2. I saw that article and thought the same thing Sandy. When Ben was in kindergarten they did a little cookbook where the child described Mom's best recipe. Ben said mine was When Charles class did the same thing, he described my strawberry dessert that was a layer of angel food cake, pudding, strawberries and Cool Whip. I had upped my game by Now all of my kids like my Chicken Tortilla Casserole and Cookies that I made from scratch while they were growing up are their favorites. But Toast???Really????

    1. You had me laughing good at the toast. I am sure he remembers more than that. The article was definitely interesting though. It wasn't the usual take on remembering recipes.

  3. Another of my favorite bloggers showed her old cookbooks today and talked about the difference in cooking from generation to generation. I'm older than you...and I cooked a lot. But then, my mother didn't! lol My kids were growing up in the 70s and 80s and I was reading Mother Earth news and cooking healthy meals. They tell me now that things like my pizza with a whole wheat crust was heavy! hahaha! I guess so! We all have our stories to tell. I'm enjoying your comments on this one! Hugs!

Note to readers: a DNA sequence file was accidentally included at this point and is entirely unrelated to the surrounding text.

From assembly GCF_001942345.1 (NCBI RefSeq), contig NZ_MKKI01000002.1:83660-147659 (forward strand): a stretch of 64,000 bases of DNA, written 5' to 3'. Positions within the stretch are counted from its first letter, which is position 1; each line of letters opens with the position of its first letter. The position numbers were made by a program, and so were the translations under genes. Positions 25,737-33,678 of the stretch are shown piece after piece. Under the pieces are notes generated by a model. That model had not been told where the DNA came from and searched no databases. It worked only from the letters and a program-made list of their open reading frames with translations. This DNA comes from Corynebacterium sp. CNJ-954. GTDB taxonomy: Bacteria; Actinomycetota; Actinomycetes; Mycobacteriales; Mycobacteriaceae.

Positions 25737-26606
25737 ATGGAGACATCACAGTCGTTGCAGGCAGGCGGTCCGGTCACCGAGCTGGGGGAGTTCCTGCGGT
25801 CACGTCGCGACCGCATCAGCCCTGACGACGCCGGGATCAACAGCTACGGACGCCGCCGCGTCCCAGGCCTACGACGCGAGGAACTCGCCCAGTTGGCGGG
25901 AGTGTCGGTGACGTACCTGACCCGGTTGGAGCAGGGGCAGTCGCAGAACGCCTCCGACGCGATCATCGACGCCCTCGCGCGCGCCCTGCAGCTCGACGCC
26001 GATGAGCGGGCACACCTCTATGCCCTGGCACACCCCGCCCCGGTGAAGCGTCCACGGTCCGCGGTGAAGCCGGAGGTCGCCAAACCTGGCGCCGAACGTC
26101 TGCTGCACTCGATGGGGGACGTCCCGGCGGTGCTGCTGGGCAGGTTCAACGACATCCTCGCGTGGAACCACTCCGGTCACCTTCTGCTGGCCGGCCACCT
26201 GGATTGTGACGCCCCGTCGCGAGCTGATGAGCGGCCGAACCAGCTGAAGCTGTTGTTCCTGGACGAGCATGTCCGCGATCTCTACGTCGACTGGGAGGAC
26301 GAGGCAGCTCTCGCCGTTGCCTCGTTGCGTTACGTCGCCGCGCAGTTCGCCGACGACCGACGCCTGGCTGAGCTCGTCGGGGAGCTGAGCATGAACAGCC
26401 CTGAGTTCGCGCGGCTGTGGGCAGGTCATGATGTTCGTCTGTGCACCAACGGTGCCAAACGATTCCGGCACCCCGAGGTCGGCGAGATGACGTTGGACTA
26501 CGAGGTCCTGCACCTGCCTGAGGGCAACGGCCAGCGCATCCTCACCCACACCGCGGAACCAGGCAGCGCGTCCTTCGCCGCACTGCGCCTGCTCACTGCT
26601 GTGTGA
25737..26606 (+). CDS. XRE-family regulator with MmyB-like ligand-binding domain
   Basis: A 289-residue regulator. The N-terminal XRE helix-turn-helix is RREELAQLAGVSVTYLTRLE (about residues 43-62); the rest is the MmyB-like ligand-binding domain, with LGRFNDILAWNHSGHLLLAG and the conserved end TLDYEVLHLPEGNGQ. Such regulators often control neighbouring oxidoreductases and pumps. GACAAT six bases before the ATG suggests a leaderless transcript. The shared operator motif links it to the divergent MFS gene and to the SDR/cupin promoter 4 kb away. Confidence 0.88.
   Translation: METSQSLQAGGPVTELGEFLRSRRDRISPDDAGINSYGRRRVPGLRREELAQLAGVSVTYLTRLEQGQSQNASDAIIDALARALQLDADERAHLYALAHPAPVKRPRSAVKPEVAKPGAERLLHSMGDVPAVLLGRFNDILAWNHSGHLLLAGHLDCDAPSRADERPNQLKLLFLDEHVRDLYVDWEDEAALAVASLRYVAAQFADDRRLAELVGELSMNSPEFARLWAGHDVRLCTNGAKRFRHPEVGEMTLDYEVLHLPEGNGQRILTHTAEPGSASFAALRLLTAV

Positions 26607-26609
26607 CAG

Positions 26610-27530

1. Maybe cooking skips generations. I love to bake, but not so much cooking a meal. I can do it, but don't enjoy it as much as baking.
      The comments will be interesting on this one.

  4. Good Morning! I am sure each of our children will remember most the good things we made or prepared, but they will have a few funny stories of the awful things I tried. I think those were mostly the health food stuff. Son said, (What this is definitly not a hamburger) They hated all those guinea pig try out foods I made them eat! LOL

    1. No doubt. I have definitely served a few of those. My daughter was telling a story about her friend had called her husband and told him as he was coming home late, "don't worry, I have some nachos made." He was excited as she is definitely only serving health food these days. He came home to bell pepper nachos. He had eaten them, but he had been hoping for full on chips and cheese kind.